'Sita Ram' a joyful pop opera based on Hindu epic
by Hedy Weiss
In the 1980s, the "Mahabharata" was made into a nine-hour spectacle. Now, in a charming and hugely ambitious cross-cultural leap, Lookingglass Theatre, in collaboration with two other local arts institutions â€“ the Chicago Children's Choir and Natya Dance Theatre -- has turned to the "Ramayana." The result is a joyfully exuberant, cross-cultural pop opera that runs just over two hours (and might benefit from a 15-minute trim) â€“ a work that combines classical Indian raga and chants, rock ballads, a bit of hip-hop and break-dancing and an ingenious hybrid of the classical Indian dance-theater known as kathakali and the innately Chicago technique of story theater. It's called "Sita Ram" (for the two lovers at its heart).
The show is a total delight, ideal for family audiences. It is also, sad to say, sold out for its current limited run, which received its world premiere this weekend in Lookingglass' intimate Water Tower Water Works space. But don't despair. While the cost and logistics involved might be monumental, it is still a good bet that this production will have some kind of future life.
"Sita Ram" is the creation of director-writer David Kersnar and Grammy-nominated composer and co-lyricist Jai Uttal, a New York-bred musician with Indian roots and a flair for the world beat. They have received creative assistance from both Natya Dance's choreographer, Krithika Rajagopalan, and her corps of highly expressive, vibrantly costumed dancers, and from the Children's Choir's young and charismatic artistic director, Josephine Lee, who leads the teen chorus and is conductor-keyboardist for an orchestra of nine.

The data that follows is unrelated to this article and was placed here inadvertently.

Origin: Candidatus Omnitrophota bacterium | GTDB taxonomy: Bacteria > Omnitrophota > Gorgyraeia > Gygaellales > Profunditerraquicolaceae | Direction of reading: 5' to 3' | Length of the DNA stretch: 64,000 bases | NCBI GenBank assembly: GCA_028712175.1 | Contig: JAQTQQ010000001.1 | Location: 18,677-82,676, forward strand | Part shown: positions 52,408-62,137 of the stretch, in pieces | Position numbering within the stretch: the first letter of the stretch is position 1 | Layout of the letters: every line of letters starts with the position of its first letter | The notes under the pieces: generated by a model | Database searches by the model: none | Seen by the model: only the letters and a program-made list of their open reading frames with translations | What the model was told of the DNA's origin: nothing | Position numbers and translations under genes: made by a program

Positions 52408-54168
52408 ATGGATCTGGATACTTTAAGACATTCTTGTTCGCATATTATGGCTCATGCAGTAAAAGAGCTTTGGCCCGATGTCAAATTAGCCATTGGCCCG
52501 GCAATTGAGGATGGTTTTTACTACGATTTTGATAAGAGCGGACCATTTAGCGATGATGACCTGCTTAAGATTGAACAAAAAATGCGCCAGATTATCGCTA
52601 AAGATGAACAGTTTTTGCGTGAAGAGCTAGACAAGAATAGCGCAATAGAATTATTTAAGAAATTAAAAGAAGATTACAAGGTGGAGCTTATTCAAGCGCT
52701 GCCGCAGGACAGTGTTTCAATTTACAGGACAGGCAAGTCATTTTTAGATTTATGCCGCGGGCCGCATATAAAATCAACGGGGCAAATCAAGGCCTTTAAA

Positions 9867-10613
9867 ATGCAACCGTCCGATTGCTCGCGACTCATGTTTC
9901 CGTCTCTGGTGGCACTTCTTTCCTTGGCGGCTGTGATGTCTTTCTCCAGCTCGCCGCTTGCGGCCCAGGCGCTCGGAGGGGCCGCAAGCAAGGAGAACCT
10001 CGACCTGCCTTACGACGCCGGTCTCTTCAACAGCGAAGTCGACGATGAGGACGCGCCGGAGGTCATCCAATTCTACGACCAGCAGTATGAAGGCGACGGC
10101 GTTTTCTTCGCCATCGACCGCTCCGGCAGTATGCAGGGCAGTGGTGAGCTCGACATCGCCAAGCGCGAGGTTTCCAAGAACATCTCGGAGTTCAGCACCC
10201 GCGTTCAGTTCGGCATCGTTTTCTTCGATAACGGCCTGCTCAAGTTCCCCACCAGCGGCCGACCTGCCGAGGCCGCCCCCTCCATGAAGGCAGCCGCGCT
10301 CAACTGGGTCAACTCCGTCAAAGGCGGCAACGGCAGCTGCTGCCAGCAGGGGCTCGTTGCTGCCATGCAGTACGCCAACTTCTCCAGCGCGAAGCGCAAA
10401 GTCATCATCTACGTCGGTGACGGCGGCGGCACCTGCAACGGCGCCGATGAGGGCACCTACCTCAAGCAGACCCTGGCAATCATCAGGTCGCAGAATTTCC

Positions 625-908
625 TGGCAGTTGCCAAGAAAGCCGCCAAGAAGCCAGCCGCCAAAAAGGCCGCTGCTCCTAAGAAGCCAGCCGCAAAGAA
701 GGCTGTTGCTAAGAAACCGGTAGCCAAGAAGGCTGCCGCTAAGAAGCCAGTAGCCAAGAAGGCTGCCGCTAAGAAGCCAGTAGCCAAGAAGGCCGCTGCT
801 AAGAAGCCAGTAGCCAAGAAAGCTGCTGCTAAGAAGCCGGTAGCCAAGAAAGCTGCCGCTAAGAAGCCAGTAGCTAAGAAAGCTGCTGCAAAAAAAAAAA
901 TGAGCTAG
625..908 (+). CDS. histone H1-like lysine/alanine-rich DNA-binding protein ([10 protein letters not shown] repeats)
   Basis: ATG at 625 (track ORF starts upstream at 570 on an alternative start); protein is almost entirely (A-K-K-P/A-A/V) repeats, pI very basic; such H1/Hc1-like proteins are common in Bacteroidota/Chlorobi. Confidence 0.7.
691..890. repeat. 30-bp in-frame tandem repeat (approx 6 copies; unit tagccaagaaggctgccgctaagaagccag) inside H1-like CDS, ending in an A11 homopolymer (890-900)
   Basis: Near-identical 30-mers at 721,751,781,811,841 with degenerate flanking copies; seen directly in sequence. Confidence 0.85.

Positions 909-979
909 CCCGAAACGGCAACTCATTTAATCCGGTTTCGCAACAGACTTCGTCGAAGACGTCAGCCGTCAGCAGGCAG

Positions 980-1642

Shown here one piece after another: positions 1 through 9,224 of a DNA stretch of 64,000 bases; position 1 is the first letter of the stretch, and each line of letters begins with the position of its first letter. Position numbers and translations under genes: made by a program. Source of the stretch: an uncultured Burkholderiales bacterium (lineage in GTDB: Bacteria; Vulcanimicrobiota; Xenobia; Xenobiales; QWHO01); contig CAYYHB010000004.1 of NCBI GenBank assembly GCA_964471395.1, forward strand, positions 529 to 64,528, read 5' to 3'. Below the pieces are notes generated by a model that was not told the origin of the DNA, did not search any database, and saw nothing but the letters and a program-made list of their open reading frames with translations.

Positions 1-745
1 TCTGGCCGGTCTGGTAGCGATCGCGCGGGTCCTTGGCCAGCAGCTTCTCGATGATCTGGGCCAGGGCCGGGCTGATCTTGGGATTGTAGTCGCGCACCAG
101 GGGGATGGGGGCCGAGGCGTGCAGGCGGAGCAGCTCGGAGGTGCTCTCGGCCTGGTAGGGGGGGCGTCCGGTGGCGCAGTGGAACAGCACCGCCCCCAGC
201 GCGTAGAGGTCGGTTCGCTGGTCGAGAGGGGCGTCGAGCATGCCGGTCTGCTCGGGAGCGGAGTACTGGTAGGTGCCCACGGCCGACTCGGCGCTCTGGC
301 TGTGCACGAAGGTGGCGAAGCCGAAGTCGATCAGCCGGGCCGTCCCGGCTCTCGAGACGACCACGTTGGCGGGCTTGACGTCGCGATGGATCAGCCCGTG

The story is narrated by the ever-faithful Hanuman (the Isaiah M. Robinson), who is goaded into telling the tale by Little Monkey (played with great vivaciousness at Saturday's matinee by tiny Mariana Oharenko, an actress-dancer of impressive polish, and one of three children rotating in the role). Hanuman homes in on the terrible reign of Ravana, a force of evil (played with perfect nastiness by Anish Jethmalani), and his attempt to intervene in the fervent love-match of the young and devoted Rama (the boyish, sweet-voiced Avilla Martin), and his beautiful, equally devoted fiance, Sita (the strikingly pretty, honey-voiced Pranidhi Varshney). Along the way, Ravana's hot-stuff sister, Surpanakha (Sharon Muthu, who nearly steals the show with her sexy siren song), causes additional trouble.
Adding to the spicy flavor are Scott C. Neale's brilliantly colored street signs of India, Mara Blumenfeld'sf curry-tinted costumes (many imported from India), Chris Binder's deft lighting, plus shadow puppets and exotic instruments. There are moments when it feels like you are watching a traveling troupe that has set up shop in the center of an Indian village, and you half expect a cow or water buffalo to wander through. At other times the whole thing looks like an elaborate suburban school pageant.